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I Have Today Seen Wilbur Wright and his Great White Bird

The airplane debuted to rave reviews.

Dayton Evening Herald, January 6, 1904 In 1904 and 1905, the brothers took the trolley to Huffman Prairie, a field outside Dayton, every day but Sunday to work ontheir Flyer. The locals had their own opinions about what the Wrights were up to.

“I felt sort of sorry for them. They seemed like well-meaning decent young men. Yet there they were, neglecting their business to waste their time day after day on that ridiculous flying machine. I had an idea they must worry their father.”

—Luther Beard, part-time school teacher, who often saw them on the trolley

How fitting for the publicity-shy Wrights that the most accurate published account by a witness of their flights appeared in an obscure journal called Gleanings of Bee Culture. The editor, a beekeeper, wanted to find out for himself if the rumors of the Wrights’ flying machine were true. On September 19, 1904, he drove 175 miles from Fairfield to Dayton, Ohio; the next day he walked over to Huffman Prairie and watched as the two brothers went to work.

“When it first turned that circle and came near the starting point, I was right in front of it; and I said then, and I believe still, it was one of the grandest sights, if not the grandest sight, of my life. Imagine a locomotive that has left its track, and it is climbing up in the air right toward you—a locomotive without any wheels, we will say, but with white wings instead.... Well, now imagine that locomotive, with wings that spread 20 feet each way, coming right toward you with a tremendous flap of its propellers, and you will have something like what I saw... I tell you friends, the sensation that one feels in such a crisis is something hard to describe.”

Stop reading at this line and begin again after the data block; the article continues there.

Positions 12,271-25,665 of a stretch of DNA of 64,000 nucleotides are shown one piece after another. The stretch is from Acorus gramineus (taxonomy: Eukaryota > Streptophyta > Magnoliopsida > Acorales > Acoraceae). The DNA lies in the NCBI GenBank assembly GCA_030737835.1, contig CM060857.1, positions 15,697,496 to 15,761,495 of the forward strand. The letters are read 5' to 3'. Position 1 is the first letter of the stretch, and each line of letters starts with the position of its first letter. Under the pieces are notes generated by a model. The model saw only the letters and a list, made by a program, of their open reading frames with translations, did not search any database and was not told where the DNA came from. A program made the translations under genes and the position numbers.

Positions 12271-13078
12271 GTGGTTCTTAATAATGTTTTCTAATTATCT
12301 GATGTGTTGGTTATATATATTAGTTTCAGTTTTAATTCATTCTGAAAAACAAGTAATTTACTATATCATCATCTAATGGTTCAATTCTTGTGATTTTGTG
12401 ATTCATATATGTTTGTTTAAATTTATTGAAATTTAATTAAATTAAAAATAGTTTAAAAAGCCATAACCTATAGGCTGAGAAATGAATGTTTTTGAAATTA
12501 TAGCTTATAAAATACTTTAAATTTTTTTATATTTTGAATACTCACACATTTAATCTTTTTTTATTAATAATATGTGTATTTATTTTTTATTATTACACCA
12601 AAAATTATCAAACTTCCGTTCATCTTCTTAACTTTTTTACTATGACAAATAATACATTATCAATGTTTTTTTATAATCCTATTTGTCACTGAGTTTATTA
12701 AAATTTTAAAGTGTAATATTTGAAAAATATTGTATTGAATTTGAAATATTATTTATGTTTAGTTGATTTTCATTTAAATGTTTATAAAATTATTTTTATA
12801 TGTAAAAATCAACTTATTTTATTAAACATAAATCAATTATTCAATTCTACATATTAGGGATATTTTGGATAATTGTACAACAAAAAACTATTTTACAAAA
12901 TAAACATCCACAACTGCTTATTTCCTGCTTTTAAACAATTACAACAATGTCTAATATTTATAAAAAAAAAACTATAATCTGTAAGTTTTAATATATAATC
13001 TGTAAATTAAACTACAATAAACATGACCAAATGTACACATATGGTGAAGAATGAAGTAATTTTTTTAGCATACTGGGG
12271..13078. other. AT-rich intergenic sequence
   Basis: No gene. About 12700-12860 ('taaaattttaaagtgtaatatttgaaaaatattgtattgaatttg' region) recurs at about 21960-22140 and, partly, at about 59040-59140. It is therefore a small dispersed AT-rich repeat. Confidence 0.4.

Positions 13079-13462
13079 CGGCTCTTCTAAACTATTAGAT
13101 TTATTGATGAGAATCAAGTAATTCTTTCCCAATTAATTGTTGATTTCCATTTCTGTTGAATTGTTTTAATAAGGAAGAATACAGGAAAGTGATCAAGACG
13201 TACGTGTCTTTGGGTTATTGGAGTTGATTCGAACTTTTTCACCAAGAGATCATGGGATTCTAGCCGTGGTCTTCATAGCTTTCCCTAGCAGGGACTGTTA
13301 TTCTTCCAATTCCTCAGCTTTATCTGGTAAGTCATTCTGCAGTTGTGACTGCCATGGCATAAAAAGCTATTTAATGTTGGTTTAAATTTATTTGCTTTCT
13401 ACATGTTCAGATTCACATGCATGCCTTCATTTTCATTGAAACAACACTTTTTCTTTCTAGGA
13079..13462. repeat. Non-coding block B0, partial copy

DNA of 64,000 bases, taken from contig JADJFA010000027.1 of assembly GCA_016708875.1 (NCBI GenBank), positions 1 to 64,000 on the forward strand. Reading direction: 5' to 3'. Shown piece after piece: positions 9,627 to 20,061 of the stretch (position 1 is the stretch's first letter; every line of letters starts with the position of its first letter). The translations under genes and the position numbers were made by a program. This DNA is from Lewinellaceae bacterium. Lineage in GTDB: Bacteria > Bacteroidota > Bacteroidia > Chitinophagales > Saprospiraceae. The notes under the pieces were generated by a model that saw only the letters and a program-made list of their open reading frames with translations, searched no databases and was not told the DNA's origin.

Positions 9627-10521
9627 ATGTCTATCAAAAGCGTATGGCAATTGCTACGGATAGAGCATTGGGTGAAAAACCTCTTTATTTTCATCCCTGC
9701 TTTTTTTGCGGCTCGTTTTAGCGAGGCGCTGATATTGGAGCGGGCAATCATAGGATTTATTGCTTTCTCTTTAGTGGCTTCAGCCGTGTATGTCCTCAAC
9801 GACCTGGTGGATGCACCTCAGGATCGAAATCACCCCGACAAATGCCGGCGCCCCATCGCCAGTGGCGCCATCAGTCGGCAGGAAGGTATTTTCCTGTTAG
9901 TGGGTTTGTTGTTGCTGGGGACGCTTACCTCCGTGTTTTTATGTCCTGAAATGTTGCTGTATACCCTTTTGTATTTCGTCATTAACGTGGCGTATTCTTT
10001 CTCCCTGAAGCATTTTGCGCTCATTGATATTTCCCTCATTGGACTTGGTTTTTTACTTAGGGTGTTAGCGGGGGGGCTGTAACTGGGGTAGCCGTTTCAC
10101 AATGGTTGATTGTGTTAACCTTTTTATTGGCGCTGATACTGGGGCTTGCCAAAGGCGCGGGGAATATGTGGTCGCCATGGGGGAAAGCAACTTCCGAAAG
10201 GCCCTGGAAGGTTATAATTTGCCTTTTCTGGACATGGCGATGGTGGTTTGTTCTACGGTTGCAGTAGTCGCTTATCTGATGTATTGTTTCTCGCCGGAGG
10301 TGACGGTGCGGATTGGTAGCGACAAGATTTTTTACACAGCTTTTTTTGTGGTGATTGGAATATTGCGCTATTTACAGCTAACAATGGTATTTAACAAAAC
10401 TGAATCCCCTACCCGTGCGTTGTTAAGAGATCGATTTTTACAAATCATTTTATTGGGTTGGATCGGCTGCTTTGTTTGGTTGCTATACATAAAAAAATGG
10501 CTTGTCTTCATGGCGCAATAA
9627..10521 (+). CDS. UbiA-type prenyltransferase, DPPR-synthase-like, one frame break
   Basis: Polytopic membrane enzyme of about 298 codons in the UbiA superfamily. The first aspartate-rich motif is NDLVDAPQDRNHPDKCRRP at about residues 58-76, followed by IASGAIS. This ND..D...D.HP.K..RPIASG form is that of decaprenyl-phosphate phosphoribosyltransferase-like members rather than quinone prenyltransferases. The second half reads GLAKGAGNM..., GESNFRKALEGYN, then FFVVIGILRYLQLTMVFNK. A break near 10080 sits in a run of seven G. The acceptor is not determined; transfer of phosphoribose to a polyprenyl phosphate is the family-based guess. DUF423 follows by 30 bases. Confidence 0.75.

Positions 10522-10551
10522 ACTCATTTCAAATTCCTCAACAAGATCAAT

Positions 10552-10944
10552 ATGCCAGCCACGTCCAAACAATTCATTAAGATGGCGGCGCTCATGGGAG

—Amos Root, Gleanings of Bee Culture, January 1, 1905

SKEPTICS Afraid that others would steal their technology, the Wright brothers stopped test flights by 1905 and focused instead on securing patents for their control system and contracts with the U.S. and French military. For three years they refused to fly their machines, and their secrecy left them vulnerable to naysayers’ lambasting.

“It seems that [the Wrights’] alleged experiments were made at Dayton, Ohio, and that the newspapers of the United States, alert as they are, allowed these sensational performances to escape their notice. When it is considered that...Langley’s experimental model never flew more than a mile, and that Wright’s [sic] mysterious aeroplane covered a reputed distance of 38 kilometers at the rate of one kilometer a minute, we have the right to exact further information before we place reliance on these French reports. Unfortunately, the Wright brothers are hardly disposed to publish any substantiation or to make public experiments, for reasons best known to themselves.”

Scientific American, January 13, 1905

WORLD’S FIRST AIRPLANE PASSENGERS Some brave souls had to be the first people to sit as passengers in the fragile-looking Flyer. A view from coach:

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